Following up with passive clients in NPS

Mostly, but not completely, satisfied clients, clients known as passives or neutrals in NPS can offer a more nuanced critique of your service. With some work, they are a realistic chance to become advocates for your firm.

August 1, 2023

What is a passive or neutral client in NPS?

A passive is a client who has given a score of 7 or 8 in response to the question – how likely are you to recommend us to a friend or colleague? – according to the NPS global standard.

What does a passive or neutral score mean?

Passives and neutrals are possibly the hardest category to define. Some in the NPS community call them ‘passively positive,’ but this may not always be the case. True, a score of 7 or 8 is far from bad, but is it high enough to call them loyal clients? Probably not. With this level of enthusiasm they could potentially be tempted by a compelling offer (on price or service or both) from a competitor. And perhaps more importantly, they are unlikely to be referring you to others, they are not promoting you, and if they do recommend you there is likely to be a "but" there somewhere as they describe your service.

Passives and neutrals: an opportunity

These can offer service improvement insights, and With some work, they are a realistic chance to become advocates for your firm.

Service improvement insights

Often mostly, but not completely, satisfied clients, passives and neutrals can offer a more nuanced critique of your service. Selecting ‘Neutrals’ only on your ClientCulture dashboard will enable you to focus on their feedback. Follow-up, by email or phone call, to dive deeper.

Advocates in waiting

Close to passionate, passives are worth working on. If you can directly address the one or two issues holding them back from becoming complete fans of your service then you may be able to push them into becoming your advocates. Think about your own experience with service providers. It is often when shortcomings are addressed in a way that exceeds your expectations that can turn you from ambivalent to passionate about a client experience.

How to follow up with passives

Goal – be action focused

A successful follow up with a passive should enable us to introduce cost-effective, actionable change which, if followed, will over-time convert that passive to a promoter.


By phone (or face-to-face if the account size is significant). The conversation needs to be interactive. Email is not appropriate.


As quickly as possible.


  1. Be thankful for the feedback.
  2. Think of it as an opportunity to learn something you didn’t previously know; even, if it is just this client's point of view.
  3. Stay open-minded.


Remain calm and empathetic. Do not get defensive. Try not to take it personally.


Consider these steps:

  1. Be thankful for the feedback.
  2. Begin with a thank you and explain the feedback process, e.g. Hi (first name), its…..from...I wanted to touch base with you to thank you for participating in our recent client survey. I wonder if you have some time for me to explore your feedback a little. Is now a good time? All feedback, positive and negative, is very important to us. Constructive feedback (such as yours) helps us continue to refine and improve our services.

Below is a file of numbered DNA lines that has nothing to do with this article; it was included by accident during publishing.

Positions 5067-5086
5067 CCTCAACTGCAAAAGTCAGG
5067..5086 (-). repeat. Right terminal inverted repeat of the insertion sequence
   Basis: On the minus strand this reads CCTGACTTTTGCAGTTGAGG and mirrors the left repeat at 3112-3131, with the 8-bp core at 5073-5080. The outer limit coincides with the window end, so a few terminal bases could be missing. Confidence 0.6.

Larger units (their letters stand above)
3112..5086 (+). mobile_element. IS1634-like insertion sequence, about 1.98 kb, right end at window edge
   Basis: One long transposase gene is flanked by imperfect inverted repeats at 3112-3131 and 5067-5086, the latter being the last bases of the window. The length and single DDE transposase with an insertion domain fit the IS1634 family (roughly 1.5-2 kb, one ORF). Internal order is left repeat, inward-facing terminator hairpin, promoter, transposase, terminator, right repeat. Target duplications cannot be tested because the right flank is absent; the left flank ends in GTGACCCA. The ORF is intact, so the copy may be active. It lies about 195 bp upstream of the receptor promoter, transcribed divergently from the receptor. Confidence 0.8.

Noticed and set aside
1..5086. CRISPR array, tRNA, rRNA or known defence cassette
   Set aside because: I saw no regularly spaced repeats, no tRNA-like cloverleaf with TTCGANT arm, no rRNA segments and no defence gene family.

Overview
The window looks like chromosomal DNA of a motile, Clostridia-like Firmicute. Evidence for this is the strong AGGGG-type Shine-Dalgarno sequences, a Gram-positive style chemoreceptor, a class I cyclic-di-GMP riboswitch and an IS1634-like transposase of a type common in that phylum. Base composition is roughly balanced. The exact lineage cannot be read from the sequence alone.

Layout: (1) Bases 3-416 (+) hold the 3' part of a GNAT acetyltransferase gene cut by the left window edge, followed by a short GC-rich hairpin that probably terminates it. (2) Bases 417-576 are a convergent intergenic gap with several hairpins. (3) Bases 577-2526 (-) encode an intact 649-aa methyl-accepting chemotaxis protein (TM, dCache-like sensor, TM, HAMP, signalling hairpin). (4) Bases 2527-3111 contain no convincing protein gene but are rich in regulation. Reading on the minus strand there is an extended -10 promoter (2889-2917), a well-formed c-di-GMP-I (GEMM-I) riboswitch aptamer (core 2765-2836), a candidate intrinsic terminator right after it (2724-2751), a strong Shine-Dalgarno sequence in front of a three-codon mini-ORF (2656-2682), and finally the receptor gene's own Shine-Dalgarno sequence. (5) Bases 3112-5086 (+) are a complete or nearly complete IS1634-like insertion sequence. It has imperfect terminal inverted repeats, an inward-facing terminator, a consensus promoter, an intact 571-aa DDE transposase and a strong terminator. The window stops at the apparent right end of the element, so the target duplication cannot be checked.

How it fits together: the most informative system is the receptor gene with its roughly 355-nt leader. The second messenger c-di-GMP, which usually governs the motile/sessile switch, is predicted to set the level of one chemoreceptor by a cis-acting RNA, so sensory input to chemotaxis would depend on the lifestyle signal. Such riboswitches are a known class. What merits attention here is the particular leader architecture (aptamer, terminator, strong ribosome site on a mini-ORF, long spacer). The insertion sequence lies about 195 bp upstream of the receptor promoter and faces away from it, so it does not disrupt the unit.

3. If they gave feedback, start there, ask them to expand and clarify e.g. I know you mentioned ….. Could I ask, what did you mean by that in particular? How did the issue arise? What piece of work are you referring to exactly?
  4. If they only provided a score eg 8, You gave a score of 8, could I ask, what was the main reason for that score? What features of our service did you have most in mind when you gave the score? (responsiveness, communication, advice quality, accuracy etc)
  5. Did they select any loyalty drivers (ie the top three areas needing improvement for them to be more likely to recommend us)? In terms of improvements you would like to see you mentioned Value for Money could I ask you to explain that a little more? What exactly are you referring to?
  6. Did they mention any particular concerns? If so, try to understand the root cause of their concerns. Remember this may not be obvious at first. It may even be different to their survey feedback. To unearth the root cause ask a series of open-ended questions such as the five why’s, e.g. if they left no feedback – Could I ask, what was the reasoning behind your score? What was top of mind for you at that time? Why did you...? Why was that? Why do you say..?
  7. Clarify their involvement level, e.g. are they a senior person with a high level understanding of our service or are they involved in the detail?
  8. Focus on examples not feelings. Whenever possible ask for details, examples and seek clarity. What was said that made you feel that? Who said it? How often? Was this lack of responsiveness occasional or constant? Describe the regularity?
  9. What do we change? Ask the client, what would you like to see change? How could we do better next time?
  10. Explore options, either generated by the client or suggest them yourself. What about if we did this, would that be preferable? Can I come back to you with some suggestions? If you think of anything else, please Schedule a meeting
  11. Manage expectations carefully. Don’t promise changes that you aren’t able to implement.
  12. Finally thank the client. Follow-up if changes are made. If a change is introduced as a result of the feedback, get back in touch with the client and let them know.

Document the essence of the conversation and recommendations for service changes. There is a convenient place for this in your ClientCulture account, under Follow-up. Stored on the platform, the feedback is accessible to management and any specialist teams that may be exploring solutions to firm-wide service problems.

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